Anticipation is high as a new season of fall TV hurtles toward us. Soon enough our living rooms will once again be alive with those big ol’ small-screen personalities we love. New faces will arrive, bringing with them the promise of intrigue, scandal, revenge, lust and/or love. Beloved characters will return to us, their appeal mostly the same but their story lines tweaked in order to eke out another season. A lot of these folks, especially the newcomers, will disappear from our consciousness as quickly as they appeared once their shows are canceled. Others, who last year or in the years before we embraced, will simply have run their course. They will continue to live on, but we won’t watch (I’m looking at you HIMYM -- or rather, I’m not). It’s the circle of life.
Before the cycle begins and we’re all blinded by brand-new and shiny for a month, I’d like to take a moment to shout out one of those characters from a previous year’s crop of new TV who, regrettably, did not make it: Tyler James Williams as “Owen” from the stalled Matthew Perry vehicle “Go On.” You may remember Williams as Chris Rock’s younger self in the UPN/CW single-camera sitcom “Everybody Hates Chris.” Once that show was canceled, it seemed likely that Williams, a sort-of-dorky, black child actor who had labored in the shadow of Rock’s shrill holler was headed toward a fate worse than Urkel-dom: complete anonymity. Even after “Go On” aired, with Williams as the understated member of a large, otherwise boisterous ensemble, I, myself, mistook him for one of those kids from the fourth season of “The Wire.”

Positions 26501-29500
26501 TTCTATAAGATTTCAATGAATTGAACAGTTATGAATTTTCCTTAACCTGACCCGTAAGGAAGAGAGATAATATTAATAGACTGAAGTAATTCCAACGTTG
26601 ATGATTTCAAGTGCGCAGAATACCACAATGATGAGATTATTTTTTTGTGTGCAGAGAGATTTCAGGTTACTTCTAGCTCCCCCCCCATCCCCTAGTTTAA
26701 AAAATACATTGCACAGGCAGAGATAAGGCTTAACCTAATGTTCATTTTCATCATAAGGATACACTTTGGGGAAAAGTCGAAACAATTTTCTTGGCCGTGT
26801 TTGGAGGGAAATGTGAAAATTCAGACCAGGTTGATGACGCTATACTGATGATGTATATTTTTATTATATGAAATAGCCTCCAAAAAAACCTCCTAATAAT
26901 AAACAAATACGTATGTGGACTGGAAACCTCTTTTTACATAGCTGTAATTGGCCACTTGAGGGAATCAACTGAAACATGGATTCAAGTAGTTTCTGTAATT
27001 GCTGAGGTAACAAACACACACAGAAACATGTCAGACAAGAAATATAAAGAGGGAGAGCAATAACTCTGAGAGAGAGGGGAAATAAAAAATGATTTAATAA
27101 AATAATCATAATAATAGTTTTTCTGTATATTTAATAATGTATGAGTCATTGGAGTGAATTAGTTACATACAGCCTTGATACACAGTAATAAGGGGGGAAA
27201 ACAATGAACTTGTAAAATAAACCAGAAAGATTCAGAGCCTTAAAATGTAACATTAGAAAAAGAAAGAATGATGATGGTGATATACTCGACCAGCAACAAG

But as “Go On” went on, it became apparent that Williams had something significant in his favor, namely the respect of the show’s writers. Whereas the majority of participants in Perry’s grief counseling group -- that’s the premise -- were sitcom-level wacky, Owen was chill and intriguing. His back story, that of a shy, young homebody with an overbearing mother and a brother in a coma, felt compelling and his behavior earned. The other thing going for Williams was his performance. Physically, he’s grown quite a bit since cowering before Terry Crews on “Everybody Hates Chris.” Now tall and lanky with a remarkably deep voice, Williams possesses a boy-to-man quality that lent itself to funny, subdued banter and awkward physical comedy alike.
My favorite sequence is when the rest of the grief gang secretly conspires to trick Owen into speaking lines from “Chantilly Lace” and other Big Bopper songs -- yunno, because his voice is deep. (Well, maybe you had to be there, which clearly you weren’t because the show is now canceled.) And, if I have to watch a black man named Tyler wearing a dress, I prefer this scene.
I stay in Matthew Perry’s corner. I’ve had a tent with a small portable stove set up there since “Friends” and have survived through “Studio 60 on the Sunset Strip” and the winter of “Mr. Sunshine.” But while I’m predisposed to favor Mr. Perry in almost everything, I was overjoyed to find that on “Go On” he frequently took a back seat to his lesser-known cast members. The incredible Julie White was dry and hilarious. John Cho was about as funny as he’s been since “Harold & Kumar” -- the first one. And Tyler James Williams earned another notch in his comedy belt. Maybe next time, he’ll stick around long enough to show off his rappin’ chops.